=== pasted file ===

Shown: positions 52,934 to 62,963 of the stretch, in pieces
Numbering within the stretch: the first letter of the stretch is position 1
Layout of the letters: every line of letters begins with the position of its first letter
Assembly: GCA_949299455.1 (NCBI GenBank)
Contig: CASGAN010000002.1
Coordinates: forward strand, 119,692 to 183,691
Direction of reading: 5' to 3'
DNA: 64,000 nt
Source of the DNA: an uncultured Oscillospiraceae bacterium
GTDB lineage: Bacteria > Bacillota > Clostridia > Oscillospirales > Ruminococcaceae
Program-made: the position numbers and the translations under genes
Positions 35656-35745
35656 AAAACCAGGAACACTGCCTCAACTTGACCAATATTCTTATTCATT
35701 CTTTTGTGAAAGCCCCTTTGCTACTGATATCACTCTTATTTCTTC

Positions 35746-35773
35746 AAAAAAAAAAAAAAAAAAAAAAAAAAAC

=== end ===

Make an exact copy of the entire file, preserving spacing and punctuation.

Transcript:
Shown: positions 52,934 to 62,963 of the stretch, in pieces
Numbering within the stretch: the first letter of the stretch is position 1
Layout of the letters: every line of letters begins with the position of its first letter
Assembly: GCA_949299455.1 (NCBI GenBank)
Contig: CASGAN010000002.1
Coordinates: forward strand, 119,692 to 183,691
Direction of reading: 5' to 3'
DNA: 64,000 nt
Source of the DNA: an uncultured Oscillospiraceae bacterium
GTDB lineage: Bacteria > Bacillota > Clostridia > Oscillospirales > Ruminococcaceae
Program-made: the position numbers and the translations under genes
Positions 35656-35745
35656 AAAACCAGGAACACTGCCTCAACTTGACCAATATTCTTATTCATT
35701 CTTTTGTGAAAGCCCCTTTGCTACTGATATCACTCTTATTTCTTC

Positions 35746-35773
35746 AAAAAAAAAAAAAAAAAAAAAAAAAAAC